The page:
ng him their homage and living under his sole jurisdiction, took the name of the lord whose men they were.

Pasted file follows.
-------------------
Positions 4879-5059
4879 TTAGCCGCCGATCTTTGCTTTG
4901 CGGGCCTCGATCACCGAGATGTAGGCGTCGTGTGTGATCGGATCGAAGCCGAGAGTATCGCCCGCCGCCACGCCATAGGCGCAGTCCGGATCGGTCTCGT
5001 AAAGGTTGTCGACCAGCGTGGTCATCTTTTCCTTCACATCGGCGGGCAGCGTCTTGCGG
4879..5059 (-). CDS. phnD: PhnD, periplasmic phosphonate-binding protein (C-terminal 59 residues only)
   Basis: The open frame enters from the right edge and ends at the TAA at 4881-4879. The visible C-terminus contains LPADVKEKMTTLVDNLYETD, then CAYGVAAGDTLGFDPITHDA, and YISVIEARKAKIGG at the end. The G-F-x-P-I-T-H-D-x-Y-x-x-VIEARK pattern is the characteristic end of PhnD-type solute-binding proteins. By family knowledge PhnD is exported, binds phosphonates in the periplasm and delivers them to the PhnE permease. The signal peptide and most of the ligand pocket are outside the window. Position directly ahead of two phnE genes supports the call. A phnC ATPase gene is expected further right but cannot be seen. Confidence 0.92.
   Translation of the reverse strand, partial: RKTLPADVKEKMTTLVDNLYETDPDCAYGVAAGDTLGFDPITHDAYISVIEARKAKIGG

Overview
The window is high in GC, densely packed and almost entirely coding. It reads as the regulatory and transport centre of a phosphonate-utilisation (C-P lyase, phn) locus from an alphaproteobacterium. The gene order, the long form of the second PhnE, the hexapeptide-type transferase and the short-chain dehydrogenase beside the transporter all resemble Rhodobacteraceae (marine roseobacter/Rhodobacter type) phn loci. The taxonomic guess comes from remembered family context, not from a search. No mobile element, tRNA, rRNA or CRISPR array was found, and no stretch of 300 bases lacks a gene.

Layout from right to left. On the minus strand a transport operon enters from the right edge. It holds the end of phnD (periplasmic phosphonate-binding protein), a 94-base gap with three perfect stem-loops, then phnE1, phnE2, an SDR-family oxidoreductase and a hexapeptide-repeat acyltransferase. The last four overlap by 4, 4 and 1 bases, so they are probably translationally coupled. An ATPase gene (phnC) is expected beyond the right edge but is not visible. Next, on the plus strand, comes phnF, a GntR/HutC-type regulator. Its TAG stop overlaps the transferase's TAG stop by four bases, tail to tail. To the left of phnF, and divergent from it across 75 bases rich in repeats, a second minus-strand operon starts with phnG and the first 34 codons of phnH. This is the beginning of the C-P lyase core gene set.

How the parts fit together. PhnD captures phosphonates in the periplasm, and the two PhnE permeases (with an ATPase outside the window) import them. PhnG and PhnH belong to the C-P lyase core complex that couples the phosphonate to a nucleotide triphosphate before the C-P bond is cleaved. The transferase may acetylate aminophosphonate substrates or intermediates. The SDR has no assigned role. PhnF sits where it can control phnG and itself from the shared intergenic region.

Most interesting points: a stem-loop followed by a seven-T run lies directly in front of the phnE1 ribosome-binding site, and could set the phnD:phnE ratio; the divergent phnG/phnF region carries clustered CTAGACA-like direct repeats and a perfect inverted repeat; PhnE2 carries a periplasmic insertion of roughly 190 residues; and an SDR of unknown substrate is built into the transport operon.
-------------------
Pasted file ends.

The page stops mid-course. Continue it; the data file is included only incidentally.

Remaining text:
A more important question arises with regard to the system of land tenure, and the change from clan ownership to feudal possession. How was the tribal system suppressed? An outline of the process by which Scotland became a feudalized country will be found in the Appendix, where we shall also have an opportunity of referring, for purposes of comparison, to the methods by which clan-feeling was destroyed after the last Jacobite insurrection. Here, it must suffice to give a brief summary of the case there presented. It is important to bear in mind that the tribes of 1066 were not the clans of 1746. The clan system in the Highlands underwent considerable development between the days of Malcolm Canmore and those of the Stuarts. Too much stress must not be laid upon the unwillingness of the people to give up tribal ownership, for it is clear from our early records that the rights of joint-occupancy were con